Kerry, India and the AfPak question

Sources close to the powerful first family have told this writer that they see India as an ‘irritating gnat that can be smacked away at will’

US secretary of state John Kerry’s three-day visit to India commencing today takes place in unpropitious circumstances. The ties between the two countries have grown steadily in recent times, President Barack Obama calling it a defining partnerships of the 21st century.

It is a wide-spectrum relationship without being an alliance of the kind that Pakistan, Egypt, Israel, or the West Europeans have with Washington.
There have been some notable successes in it, but also difficult patches, perhaps the most conspicuous being the hiccups caused by India’s nuclear liability laws which US nuclear product firms have cited as a disincentive for setting up nuclear power establishments in India, although the French and the Russians have not been similarly deterred. Nevertheless, the ties between the two countries are of such an order as to warrant an institutionalised annual strategic dialogue at the level of foreign minister.
Mr Kerry will be here for this wide-angle conversation. Suspicion will remain, however, that on the eve of the secretary of state’s arrival, the US has orchestrated an anti-India campaign in Senate and Congress, ducking behind some routine industry and trade-related issues which ought to have been dealt with through normal channels. This is a pity. It makes nonsense of the short video message released ahead of the Kerry visit dedicated to the praise of India-US relations.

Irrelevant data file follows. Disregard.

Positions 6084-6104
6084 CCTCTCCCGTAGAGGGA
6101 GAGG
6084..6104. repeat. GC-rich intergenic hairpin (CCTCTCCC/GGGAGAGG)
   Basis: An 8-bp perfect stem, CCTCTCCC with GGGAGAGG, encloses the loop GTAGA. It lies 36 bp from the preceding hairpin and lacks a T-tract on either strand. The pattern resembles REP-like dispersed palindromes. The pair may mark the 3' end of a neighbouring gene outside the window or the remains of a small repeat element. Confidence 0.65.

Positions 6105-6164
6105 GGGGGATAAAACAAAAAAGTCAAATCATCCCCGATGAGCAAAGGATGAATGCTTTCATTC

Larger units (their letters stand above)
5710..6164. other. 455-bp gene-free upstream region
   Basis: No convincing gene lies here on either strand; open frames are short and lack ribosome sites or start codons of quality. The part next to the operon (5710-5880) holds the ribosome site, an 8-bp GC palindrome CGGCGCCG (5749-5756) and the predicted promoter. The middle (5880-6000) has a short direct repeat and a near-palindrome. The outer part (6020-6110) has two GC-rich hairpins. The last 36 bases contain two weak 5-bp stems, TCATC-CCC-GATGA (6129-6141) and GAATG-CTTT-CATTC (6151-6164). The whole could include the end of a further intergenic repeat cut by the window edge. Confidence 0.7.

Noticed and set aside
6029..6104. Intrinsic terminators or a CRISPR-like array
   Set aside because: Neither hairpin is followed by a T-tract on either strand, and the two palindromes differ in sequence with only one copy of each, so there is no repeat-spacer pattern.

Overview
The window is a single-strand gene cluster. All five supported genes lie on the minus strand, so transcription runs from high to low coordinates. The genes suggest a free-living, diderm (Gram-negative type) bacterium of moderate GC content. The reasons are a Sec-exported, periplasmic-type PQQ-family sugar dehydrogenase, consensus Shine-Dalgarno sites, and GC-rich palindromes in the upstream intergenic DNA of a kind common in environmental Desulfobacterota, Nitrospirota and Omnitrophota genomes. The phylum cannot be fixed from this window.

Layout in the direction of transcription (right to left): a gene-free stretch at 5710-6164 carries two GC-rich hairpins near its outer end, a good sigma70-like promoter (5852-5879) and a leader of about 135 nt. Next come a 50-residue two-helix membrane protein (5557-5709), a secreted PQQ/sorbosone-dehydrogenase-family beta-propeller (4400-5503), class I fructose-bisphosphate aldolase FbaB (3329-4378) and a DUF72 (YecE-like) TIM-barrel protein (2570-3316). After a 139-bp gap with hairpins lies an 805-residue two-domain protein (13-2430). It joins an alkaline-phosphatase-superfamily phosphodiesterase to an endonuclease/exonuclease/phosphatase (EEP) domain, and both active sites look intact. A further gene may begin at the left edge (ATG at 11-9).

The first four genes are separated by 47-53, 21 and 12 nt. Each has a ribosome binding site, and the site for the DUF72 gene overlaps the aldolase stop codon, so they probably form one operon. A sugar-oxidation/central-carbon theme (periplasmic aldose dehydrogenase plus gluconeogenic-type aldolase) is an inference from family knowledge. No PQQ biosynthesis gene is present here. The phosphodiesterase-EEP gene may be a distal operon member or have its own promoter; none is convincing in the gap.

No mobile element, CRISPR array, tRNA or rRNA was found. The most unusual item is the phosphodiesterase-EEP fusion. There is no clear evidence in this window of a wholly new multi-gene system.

The US political class will do well to bear in mind that there is enough latent anti-Americanism in India that can go off the handle if relations are not tended with care on both sides. We are both democracies and that has to be respected. The fact also has to be respected that India knows best how to chart its course in its own neighbourhood, and needs no one’s tutelage.
In light of the concerted US attempt earlier this week to appease Pakistan by seeking to accord legitimacy to the Taliban in the guise of energising the Afghan peace process by cooking up a trickster’s office for the extremist group in Doha, doubts will linger that Washington is trying to arm-twist India in going along with it on the Afghanistan question. This is an impossibility, of course, and New Delhi has made that quite clear through a detailed statement questioning the move to confer legitimacy on the Taliban.
There is enough going for the India-America relationship, so long as Pakistan, in our immediate neighbourhood, is not privileged in a way that gives it strategic advantage. Mr Kerry comes here with the reputation of being strongly pro-Pakistan. That can hardly be of help. He will do well to see that the Afghanistan-Pakistan question does not overwhelm other elements of the strategic dialogue.

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